My professor tells us and demonstrates this lesson constantly, but for some reason I still struggle with taking the first steps:
You can’t wait to get people involved until you figure everything out… you will never have it all figured out, and even if you think you have it all figured out everything is bound to change through implementation. This of course relates to ‘actions speak louder than words’. Talking and writing will only get you so far… it’s time to get examples and projects going to learn what can’t be figured out through research. Of course I still have to finish writing my prospectus anyway, but the act of engaging in a real project will provide a tangible element to the process that is encouraging and energizing.
This quote from Donella Meadows (Thinking in Systems) is appropriate:
Getting models out into the light of day, making them as rigorous as possible, testing them against the evidence, and being willing to scuttle them if they are no longer supported is nothing more than practicing the scientific method – something that is done too seldom even in science, and is done hardly at all in social science or management or government or everyday life (Meadows 2008).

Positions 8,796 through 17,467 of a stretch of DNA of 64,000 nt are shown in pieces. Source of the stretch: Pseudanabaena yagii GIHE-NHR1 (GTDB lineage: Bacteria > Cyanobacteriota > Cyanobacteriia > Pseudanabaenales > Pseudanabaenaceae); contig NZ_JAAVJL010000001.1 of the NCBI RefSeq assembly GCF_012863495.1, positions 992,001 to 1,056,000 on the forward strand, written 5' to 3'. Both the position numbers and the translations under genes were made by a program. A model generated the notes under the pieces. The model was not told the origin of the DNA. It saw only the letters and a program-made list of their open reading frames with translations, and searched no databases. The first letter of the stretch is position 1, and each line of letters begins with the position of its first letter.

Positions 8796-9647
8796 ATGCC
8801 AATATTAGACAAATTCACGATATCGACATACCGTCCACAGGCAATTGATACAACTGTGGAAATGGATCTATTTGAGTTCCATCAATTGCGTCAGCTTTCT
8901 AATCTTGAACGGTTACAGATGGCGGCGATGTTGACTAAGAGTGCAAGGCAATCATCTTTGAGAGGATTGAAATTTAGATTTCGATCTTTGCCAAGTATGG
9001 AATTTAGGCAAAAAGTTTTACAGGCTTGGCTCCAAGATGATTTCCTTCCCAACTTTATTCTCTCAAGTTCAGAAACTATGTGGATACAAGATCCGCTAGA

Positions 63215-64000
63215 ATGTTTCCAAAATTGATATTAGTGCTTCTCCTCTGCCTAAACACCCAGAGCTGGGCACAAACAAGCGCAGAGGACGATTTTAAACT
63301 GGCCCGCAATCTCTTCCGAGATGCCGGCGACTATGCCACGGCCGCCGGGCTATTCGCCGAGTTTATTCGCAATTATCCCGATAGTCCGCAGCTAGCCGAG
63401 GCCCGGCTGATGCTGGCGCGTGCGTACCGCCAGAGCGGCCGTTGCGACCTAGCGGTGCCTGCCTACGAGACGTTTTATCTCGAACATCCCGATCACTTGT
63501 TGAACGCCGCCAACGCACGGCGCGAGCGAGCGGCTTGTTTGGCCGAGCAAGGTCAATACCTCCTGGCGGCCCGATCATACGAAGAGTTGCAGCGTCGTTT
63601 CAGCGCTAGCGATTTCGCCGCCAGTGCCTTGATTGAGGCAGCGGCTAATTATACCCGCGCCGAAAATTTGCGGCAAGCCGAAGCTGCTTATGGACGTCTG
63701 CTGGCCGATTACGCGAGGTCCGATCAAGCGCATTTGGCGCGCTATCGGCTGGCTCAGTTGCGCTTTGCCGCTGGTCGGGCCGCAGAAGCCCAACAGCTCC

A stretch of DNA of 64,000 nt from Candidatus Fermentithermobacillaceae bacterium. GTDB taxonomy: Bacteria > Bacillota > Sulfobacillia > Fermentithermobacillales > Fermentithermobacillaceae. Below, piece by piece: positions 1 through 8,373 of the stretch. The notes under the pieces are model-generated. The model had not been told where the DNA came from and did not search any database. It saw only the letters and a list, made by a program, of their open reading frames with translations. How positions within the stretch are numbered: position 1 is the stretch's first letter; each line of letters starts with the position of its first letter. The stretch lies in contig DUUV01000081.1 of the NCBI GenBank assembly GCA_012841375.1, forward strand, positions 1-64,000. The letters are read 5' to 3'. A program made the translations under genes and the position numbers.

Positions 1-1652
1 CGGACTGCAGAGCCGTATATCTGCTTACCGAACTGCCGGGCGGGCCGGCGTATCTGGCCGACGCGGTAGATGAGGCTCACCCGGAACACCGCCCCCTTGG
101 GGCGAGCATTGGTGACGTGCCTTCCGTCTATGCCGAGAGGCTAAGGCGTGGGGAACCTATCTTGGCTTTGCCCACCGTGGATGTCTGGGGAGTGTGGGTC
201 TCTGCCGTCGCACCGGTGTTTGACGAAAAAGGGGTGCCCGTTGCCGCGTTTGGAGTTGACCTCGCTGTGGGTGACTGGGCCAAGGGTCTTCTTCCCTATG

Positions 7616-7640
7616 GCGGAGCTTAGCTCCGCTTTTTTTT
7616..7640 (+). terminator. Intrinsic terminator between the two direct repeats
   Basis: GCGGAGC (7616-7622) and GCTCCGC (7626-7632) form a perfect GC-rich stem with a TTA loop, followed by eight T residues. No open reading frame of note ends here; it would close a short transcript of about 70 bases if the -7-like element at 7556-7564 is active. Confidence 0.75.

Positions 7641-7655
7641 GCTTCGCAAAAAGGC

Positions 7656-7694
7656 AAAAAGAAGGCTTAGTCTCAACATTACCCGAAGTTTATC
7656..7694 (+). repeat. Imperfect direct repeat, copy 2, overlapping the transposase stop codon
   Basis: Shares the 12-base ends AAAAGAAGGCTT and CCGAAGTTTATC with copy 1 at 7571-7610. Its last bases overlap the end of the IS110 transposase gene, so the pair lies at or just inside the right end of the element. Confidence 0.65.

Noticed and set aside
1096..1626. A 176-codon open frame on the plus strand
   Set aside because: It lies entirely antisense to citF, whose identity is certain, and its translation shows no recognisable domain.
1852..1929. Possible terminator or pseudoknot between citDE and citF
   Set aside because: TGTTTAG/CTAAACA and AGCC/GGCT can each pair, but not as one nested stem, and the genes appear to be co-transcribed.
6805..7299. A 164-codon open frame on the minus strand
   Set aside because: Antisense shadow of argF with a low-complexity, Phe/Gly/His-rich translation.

I’m developing a project proposal for a studio class next quarter. Crossing my fingers to get a professor interested in the project, the proposed construction mentors interested, and the proposed construction apprentices interested. That’s a lot of people to convince/inspire, but the client is super motivating and open-minded. Who wouldn’t want to work on this project? I know I’m being a little vague on what this project is, but I don’t want to reveal it just yet (in case it doesn’t go).
I’m also wrapping up my MFA review presentation for Friday morning. I get 10 minutes to convince a group of professors that have never met me that I’m learning what I need to be learning in order to continue on in the program. Might need to cross my fingers again.